flag image

No CARES funding for broadband expansion

September 16, 2020
WOLFEBORO — Rick Hilland, co-chairman of the Carroll County Broadband Committee, doesn't know why broadband grant bids from Sandwich and Wolfeboro for CARES Act funds were rejected by the state. According to Hilland, the costs were lower than the state average.

A $16 million portion of the $50 million designated for broadband infrastructure has been targeted by the governor for rural New Hampshire to expand access to support educational, telemedicine and business needs. Of that piece of the pie, 17 towns were awarded grants, none of them in Carroll County.

Wolfeboro Selectman Paul O'Brien announced in late June that the town was going to bid, though there were "a lot of strictures," such as a short time to apply and the requirement that projects had to be completed by Dec. 15. On Sept. 2, O'Brien informed the Board of Selectmen that he had called State Sen. Jeb Bradley and received the bad news with no explanation given.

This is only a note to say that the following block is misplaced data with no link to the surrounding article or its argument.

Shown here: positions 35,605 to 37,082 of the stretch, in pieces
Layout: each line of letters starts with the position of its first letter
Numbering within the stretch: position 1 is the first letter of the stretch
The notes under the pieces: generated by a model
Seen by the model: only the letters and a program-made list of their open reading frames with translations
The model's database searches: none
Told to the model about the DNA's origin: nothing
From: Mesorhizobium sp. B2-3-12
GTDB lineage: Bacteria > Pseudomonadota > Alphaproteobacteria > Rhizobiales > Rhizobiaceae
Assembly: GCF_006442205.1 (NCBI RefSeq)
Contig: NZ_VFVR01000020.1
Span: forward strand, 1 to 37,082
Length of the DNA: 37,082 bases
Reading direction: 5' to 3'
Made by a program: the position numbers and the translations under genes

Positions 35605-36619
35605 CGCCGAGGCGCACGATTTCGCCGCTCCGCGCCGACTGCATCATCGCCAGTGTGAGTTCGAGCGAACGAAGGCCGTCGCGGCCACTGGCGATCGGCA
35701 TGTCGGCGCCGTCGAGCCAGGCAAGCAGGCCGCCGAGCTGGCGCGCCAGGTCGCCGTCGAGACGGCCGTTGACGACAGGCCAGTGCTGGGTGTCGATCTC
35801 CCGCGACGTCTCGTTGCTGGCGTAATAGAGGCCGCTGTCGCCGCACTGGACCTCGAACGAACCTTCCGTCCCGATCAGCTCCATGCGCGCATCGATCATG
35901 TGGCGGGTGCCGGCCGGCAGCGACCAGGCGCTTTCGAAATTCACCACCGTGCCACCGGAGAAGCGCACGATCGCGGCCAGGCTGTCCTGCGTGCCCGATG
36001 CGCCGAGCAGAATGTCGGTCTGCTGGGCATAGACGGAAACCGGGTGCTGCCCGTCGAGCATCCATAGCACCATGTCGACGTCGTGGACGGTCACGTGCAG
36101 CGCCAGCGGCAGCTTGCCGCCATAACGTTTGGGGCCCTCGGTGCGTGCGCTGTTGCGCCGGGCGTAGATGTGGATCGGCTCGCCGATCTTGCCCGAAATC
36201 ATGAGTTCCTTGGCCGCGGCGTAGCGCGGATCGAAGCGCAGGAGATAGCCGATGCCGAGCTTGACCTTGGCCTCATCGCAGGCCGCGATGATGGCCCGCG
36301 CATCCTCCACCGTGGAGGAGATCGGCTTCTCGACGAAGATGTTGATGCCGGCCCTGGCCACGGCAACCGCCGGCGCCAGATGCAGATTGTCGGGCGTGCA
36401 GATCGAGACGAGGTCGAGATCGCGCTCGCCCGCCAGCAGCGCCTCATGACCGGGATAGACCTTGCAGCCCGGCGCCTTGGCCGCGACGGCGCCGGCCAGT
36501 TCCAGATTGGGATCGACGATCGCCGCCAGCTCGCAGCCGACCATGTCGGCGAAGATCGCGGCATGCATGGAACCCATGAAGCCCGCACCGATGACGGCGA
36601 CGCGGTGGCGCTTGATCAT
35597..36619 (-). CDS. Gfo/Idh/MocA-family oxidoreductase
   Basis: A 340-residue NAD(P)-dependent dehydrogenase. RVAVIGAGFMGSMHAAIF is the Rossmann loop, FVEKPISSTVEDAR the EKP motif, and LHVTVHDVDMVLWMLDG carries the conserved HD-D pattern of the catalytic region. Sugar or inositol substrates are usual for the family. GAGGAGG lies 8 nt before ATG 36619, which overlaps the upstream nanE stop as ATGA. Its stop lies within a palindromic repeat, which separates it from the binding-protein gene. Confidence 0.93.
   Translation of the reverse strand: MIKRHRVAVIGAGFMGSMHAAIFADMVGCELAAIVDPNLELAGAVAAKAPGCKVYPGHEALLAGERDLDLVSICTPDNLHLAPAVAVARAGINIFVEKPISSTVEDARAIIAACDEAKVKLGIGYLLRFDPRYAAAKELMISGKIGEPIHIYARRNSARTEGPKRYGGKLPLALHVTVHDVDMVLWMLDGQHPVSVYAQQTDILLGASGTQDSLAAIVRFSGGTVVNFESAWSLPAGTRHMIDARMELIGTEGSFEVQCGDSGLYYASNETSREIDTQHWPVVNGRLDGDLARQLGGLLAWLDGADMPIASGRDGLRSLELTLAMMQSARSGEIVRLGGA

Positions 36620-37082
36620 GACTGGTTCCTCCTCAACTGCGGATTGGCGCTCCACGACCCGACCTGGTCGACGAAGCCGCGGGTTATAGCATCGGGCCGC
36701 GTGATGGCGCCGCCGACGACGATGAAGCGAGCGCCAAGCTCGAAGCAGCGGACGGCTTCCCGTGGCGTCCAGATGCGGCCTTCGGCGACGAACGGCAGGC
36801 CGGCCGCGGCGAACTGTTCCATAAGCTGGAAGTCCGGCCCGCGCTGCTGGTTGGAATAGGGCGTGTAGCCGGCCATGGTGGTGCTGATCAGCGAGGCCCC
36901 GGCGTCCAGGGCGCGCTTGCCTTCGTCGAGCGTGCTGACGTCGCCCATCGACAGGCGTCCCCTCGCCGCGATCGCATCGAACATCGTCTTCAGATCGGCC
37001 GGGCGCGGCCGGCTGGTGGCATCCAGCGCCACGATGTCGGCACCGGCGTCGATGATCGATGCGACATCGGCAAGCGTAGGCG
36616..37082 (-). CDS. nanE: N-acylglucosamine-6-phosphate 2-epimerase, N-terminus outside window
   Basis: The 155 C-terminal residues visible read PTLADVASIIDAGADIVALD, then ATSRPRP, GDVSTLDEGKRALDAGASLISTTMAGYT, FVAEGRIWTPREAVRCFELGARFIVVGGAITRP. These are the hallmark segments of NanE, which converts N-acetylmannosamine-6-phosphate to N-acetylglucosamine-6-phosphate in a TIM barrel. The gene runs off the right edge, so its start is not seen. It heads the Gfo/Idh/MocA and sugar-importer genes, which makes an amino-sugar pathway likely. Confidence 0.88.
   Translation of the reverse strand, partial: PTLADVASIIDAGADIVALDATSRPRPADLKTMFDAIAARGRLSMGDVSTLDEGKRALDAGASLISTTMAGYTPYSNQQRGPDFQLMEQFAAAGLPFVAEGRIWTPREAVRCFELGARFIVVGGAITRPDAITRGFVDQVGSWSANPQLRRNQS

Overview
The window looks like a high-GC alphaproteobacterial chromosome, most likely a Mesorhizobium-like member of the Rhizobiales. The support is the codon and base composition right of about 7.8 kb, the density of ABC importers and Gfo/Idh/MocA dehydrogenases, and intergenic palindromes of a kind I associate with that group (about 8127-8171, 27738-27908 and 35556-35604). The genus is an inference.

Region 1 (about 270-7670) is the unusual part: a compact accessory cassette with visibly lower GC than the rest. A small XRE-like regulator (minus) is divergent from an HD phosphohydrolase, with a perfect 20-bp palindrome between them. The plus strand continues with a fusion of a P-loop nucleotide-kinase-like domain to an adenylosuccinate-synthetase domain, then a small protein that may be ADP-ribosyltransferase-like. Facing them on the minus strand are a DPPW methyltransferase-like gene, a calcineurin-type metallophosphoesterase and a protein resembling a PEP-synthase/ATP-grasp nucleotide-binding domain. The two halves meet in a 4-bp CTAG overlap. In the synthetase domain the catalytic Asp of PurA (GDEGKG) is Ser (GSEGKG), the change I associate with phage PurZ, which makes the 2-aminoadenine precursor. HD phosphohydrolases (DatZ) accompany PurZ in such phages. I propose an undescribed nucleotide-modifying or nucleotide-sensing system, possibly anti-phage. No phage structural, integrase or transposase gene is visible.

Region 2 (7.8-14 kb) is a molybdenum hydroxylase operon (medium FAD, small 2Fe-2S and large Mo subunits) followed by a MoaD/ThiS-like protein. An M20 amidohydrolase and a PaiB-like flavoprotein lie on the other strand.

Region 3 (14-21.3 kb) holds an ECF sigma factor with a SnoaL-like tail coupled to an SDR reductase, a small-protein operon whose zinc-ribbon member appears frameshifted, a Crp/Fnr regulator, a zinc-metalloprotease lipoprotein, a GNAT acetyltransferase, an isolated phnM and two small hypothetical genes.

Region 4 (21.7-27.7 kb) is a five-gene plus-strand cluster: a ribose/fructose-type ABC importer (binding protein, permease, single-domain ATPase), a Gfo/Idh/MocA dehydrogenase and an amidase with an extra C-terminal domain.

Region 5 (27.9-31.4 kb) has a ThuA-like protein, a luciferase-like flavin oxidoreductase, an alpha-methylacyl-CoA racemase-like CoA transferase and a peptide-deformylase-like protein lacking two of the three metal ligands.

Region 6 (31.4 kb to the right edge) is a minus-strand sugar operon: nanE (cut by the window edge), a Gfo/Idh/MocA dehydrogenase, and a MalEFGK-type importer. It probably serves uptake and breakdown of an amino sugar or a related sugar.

He praised Town Manager Jim Pineo, Planner Matthew Sullivan, and Muncipal Electric Department Director Barry Muccio for their work under intense time pressure and expressed disappointment. The project was intended to bring service to clearly defined areas of need. The North Wolfeboro segment, Cowper, Chick, Bickford, Stoddard, and Stoneham roads, as previously explained by O'Brien, has a number of deficiencies: telephone service doesn't meet minimum thresholds; there is no cable service; and the wireless coverage is spotty. He said the estimate for expanding coverage to the 23 homes in that area, which includes adding about three and a half miles of fiber, is $170,000.

Though discouraged, O'Brien says he will persist. One bright spot from all the discussions with providers over the last few months, said O'Brien, is that Atlantic Broadband has committed to expanding access to the Warren Sands area, which includes around 17 homes.

"I question whether some of those that were awarded [grants] will be able to be complete them on time," said Hilland.

The Request For Proposal said grantees would receive 10 percent of the project cost within 30 days and the rest would come if obligations were met by Dec. 15. The CARES Act money has to be spent by the end of the year.

"Rural New Hampshire lacks good highspeed internet access," says Hilland, but, striking a positive note, he said, "I think there are opportunities ahead."

Klumb Environmenta;
Varney Smith
Thanks for visiting SalmonPress.com